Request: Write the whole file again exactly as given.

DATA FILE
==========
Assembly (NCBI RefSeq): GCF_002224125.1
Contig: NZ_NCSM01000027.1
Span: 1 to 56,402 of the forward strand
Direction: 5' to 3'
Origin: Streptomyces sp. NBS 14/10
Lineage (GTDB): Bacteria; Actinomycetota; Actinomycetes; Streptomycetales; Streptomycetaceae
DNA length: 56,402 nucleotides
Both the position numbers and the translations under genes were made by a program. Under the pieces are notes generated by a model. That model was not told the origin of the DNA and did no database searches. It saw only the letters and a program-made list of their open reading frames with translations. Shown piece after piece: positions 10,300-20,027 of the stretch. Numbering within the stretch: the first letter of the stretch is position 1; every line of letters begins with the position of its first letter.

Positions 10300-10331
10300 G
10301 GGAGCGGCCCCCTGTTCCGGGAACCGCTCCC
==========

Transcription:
Assembly (NCBI RefSeq): GCF_002224125.1
Contig: NZ_NCSM01000027.1
Span: 1 to 56,402 of the forward strand
Direction: 5' to 3'
Origin: Streptomyces sp. NBS 14/10
Lineage (GTDB): Bacteria; Actinomycetota; Actinomycetes; Streptomycetales; Streptomycetaceae
DNA length: 56,402 nucleotides
Both the position numbers and the translations under genes were made by a program. Under the pieces are notes generated by a model. That model was not told the origin of the DNA and did no database searches. It saw only the letters and a program-made list of their open reading frames with translations. Shown piece after piece: positions 10,300-20,027 of the stretch. Numbering within the stretch: the first letter of the stretch is position 1; every line of letters begins with the position of its first letter.

Positions 10300-10331
10300 G
10301 GGAGCGGCCCCCTGTTCCGGGAACCGCTCCC